Did you know Latinos are expected to face a 142% rise in cancer cases in coming years?
To address the heavy burden of Latino cancer, you can register now for UT Health San Antonio’s 4th biennial Advancing the Science of Cancer in Latinos conference Feb. 21-23, 2024, at the Marriott Riverwalk in San Antonio, Texas.
The conference will welcome researchers, physicians, community leaders, patient advocates, policymakers, and students from across the country to tackle Latino cancer from prevention to treatment to survivorship.
“Advancing the Science of Cancer in Latinos is a sanctuary where we can share research, experience, and action to translate basic research into clinical best practices, effective community interventions, and professional training programs to eliminate cancer disparities in Latinos,” said Dr. Amelie Ramirez, who directs the Institute for Health Promotion Research (IHPR) and Salud America! program at UT Health San Antonio. The IHPR will co-host the conference with the NCI-designated Mays Cancer Center.
Here are five reasons you should register now for the conference!
1. Unite for a Common Cause: Tackling Latino Cancer!
Since 2018, The Advancing the Science of Cancer in Latinos biennial conference series has attracted over 800 researchers and featured over 200 research posters with innovations in Latino cancer research, education, and training since.
For 2024, the conference will provide space for promoting equitable care and research that can bridge the health disparity gaps that plague Latinos.
“We have made a lot of strides in health equity, but there are still so many disparities in Latino cancer prevention, community development, cancer research and Latino survivorship,” Ramirez said.
2. Learn from Amazing Guest Speakers!
The 2024 Advancing the Science of Cancer in Latinos conference has a stellar speaker lineup.
Dr. Eliseo J. Pérez-Stable, National Institute on Minority Health and Health Disparities at the National Institutes of Health. He will focus on individual- and system-level solutions to address inequities experienced by Latinos across the cancer care continuum.
Dr. Gary L. Ellison, National Cancer Institute. He will explore how natural disasters are disrupting cancer screening, diagnosis, and treatment, especially for Latinos.
Dr. George Mensah, National Heart, Lung, and Blood Institute. He will explore translational research to reduce heart disease.
Dr. Yolanda Sanchez, University of New Mexico. She will talk about reducing the Latino cancer burden via transdisciplinary research from the University of New Mexico Comprehensive Cancer Center, and present her unique viewpoint as the first Latina to lead an NCI-designated Comprehensive Cancer Center.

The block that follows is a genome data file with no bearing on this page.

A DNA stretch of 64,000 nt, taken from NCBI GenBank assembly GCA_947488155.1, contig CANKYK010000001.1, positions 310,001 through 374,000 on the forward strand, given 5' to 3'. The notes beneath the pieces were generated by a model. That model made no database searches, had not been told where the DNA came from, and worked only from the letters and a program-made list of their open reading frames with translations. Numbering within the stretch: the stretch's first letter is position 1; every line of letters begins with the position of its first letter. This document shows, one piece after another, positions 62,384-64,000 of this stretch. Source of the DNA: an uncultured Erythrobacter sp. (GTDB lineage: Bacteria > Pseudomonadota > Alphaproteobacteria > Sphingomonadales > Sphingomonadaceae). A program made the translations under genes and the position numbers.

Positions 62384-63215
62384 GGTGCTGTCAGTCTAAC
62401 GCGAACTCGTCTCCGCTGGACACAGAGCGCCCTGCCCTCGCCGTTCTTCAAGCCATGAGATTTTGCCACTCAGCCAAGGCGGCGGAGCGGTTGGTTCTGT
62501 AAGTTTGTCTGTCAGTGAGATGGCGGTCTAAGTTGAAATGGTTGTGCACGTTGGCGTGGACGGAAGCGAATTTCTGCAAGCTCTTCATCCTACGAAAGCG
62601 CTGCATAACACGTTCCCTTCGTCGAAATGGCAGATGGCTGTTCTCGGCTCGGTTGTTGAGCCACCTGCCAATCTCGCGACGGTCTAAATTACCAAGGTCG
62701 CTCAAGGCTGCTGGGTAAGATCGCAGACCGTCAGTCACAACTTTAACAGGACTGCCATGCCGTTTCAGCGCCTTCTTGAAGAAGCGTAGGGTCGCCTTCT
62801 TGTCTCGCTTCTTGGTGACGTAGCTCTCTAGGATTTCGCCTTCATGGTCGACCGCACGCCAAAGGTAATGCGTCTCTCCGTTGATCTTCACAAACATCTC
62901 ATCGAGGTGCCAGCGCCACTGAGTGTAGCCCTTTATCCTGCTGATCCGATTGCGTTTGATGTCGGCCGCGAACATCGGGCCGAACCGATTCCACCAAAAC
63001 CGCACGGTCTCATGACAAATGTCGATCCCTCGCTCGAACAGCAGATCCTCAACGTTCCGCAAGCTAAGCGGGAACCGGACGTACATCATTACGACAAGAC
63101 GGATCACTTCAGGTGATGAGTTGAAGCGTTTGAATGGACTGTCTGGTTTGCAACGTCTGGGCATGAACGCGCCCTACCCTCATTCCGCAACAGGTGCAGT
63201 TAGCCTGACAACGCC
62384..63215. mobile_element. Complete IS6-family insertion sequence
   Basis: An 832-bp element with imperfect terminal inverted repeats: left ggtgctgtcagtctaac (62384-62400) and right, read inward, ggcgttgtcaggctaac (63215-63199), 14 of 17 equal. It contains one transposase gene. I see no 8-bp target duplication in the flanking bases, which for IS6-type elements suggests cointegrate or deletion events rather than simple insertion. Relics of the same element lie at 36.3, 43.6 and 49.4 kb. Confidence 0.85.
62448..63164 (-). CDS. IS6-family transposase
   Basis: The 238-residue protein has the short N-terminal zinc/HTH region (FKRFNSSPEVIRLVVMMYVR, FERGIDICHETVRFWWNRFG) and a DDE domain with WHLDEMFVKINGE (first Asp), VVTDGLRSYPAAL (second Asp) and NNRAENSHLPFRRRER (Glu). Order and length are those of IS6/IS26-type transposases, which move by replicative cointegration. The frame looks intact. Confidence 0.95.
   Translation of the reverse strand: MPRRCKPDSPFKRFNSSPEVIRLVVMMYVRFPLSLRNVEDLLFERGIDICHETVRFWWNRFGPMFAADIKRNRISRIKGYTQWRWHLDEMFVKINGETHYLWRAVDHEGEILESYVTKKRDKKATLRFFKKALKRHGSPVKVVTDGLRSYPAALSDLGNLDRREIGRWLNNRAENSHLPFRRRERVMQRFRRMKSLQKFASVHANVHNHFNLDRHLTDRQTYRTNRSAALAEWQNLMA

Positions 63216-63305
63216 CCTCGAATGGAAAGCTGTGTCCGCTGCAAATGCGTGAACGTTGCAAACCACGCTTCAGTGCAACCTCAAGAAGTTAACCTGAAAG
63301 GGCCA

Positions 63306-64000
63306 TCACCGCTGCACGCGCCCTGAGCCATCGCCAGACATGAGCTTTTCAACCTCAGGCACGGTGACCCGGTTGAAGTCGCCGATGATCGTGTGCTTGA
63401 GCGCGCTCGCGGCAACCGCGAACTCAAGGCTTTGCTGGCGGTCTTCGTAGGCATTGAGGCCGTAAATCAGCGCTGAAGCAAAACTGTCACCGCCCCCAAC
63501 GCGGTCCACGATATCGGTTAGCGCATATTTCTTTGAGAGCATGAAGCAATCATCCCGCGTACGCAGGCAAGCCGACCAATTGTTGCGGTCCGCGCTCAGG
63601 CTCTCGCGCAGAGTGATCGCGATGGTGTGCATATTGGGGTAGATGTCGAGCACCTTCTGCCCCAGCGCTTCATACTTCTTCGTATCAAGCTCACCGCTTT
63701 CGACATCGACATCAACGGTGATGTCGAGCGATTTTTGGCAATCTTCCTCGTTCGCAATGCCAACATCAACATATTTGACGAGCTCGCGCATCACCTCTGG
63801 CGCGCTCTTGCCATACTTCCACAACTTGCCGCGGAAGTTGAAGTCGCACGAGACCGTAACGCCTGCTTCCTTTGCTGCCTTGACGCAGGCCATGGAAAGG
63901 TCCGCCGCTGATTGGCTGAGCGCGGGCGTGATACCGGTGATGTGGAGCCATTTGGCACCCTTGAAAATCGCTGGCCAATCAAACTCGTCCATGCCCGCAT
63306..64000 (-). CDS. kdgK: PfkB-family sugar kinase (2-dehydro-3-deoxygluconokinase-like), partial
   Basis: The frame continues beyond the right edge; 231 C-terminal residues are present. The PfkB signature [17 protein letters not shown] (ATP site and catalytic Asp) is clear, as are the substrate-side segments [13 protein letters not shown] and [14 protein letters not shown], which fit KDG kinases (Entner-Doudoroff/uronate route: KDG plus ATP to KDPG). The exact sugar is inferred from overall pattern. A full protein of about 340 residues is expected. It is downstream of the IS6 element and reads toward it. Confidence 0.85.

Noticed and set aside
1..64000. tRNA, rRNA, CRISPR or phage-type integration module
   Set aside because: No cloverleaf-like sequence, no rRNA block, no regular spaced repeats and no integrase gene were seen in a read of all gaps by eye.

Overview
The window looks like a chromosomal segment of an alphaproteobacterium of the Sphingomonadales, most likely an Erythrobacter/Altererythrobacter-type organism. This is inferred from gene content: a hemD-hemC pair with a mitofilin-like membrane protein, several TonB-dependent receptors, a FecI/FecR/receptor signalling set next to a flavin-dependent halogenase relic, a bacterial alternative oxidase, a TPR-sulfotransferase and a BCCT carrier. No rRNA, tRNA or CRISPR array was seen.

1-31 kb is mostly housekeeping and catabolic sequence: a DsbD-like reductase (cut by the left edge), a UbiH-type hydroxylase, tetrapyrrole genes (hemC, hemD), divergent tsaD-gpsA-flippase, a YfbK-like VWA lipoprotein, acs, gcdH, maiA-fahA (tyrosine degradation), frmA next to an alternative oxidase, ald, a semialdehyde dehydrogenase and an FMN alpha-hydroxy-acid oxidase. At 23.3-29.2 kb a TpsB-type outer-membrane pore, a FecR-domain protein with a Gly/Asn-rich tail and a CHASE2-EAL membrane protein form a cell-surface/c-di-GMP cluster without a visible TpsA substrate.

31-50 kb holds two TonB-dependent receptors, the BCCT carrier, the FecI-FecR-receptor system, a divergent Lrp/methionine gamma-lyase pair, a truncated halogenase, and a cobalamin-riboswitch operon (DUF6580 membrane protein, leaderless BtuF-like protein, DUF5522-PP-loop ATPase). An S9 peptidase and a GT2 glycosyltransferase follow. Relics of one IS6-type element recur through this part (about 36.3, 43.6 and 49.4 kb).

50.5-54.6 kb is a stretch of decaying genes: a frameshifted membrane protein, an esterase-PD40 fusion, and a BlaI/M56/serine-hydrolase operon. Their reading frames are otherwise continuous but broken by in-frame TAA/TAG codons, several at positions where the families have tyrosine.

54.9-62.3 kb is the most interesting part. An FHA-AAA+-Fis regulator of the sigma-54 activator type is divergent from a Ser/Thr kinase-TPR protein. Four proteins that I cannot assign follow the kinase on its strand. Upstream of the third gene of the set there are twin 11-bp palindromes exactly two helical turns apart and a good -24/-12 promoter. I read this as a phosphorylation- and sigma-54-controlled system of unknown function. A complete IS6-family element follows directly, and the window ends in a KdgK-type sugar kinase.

“I am excited to make connections, build collaborations, and learn new methods to help us take big strides in tackling Latino cancer from all angles, from the lab to the community,” Ramirez said
Check out the agenda to see all the speakers!
3. Meet the World-Renowned Scientific Planning Committee!
The committee has many experts in cancer health disparities. Members were selected by their diverse educational backgrounds, expertise in different areas of cancer health disparities research, and experience organizing other conferences.
The committee is led by co-chairs Amelie G. Ramirez, DrPH, UT Health San Antonio, and Edward J. Trapido, ScD, FACE, Louisiana State University.
The rest of the committee includes:
- Barbara Segarra Vasquez, DHSc, MT, University of Puerto Rico
- Alejandro Recio Boiles, MD, FACP, University of Arizona
- Maria Constanza Camargo, National Cancer Institute
- Filipa C. Lynce, MD, Harvard University
- Gerardo Colon-Otero, MD, Mayo Clinic, Florida
- Katherine Y. Tossas, PhD, MS, Virginia Commonwealth University
- Laura Fejerman, PhD, MSc, UC Davis, California
- Mariana C. Stern, PhD, University of Southern California
- Martin Mendoza, PhD, Director of Health Equity for the All of Us Research Program
- Matthew P. Banegas, PhD, MPH, University of California, San Diego
- Patricia I. Moreno, PhD, University of Miami
- Sandi Stanford, Alamo Breast Cancer Foundation
Conference sponsors include Genentech, Gilead, Bristol Myers Squibb, and VCU Massey Cancer Center.
4. Confront the Health Inequities Behind Latino Cancer Health Disparities!
We can’t talk about Latino cancer without addressing health inequities.
Latino and low-income families face worse health outcomes because they are disproportionately burdened by substandard schools, poor housing, unsafe streets, costly transportation, unequal pay, nutrient-poor food, adverse childhood experiences, and more.
These burdens are not random, unique, or situational.
Rather, these burdens are common, structural, and rooted in discriminatory practices and policies.
“To make long-lasting changes in promoting health equity for our nation, we need to move beyond individualist thinking and toward structural thinking that addresses systemic inequities in the social and environmental conditions in which live, learn, work and play,” Ramirez said. “A constant theme for the 2024 Advancing the Science of Cancer in Latinos conference will be how to address the inequities that lead to cancer outcomes and health equity,” Ramirez said.
5. Discover Historic San Antonio (and the Riverwalk)!
The 2024 Advancing the Science of Cancer in Latinos conference will take place deep in the heart of Texas.
Diverse cuisines, including famed Tex-Mex, fill the air with rich aromas. Music flourishes: country-western bands, mariachis, folk singers, conjunto—all singing the songs of the city. Art comes alive with river gardens, Spanish colonial architecture and esteemed museums.
However, nothing personifies San Antonio more than the people with their intimate and welcoming nature.
Make sure to visit to famous San Antonio Riverwalk!
The post 5 Reasons to Register for Advancing the Science of Cancer in Latinos appeared first on Salud America.Recommend0 recommendationsPublished in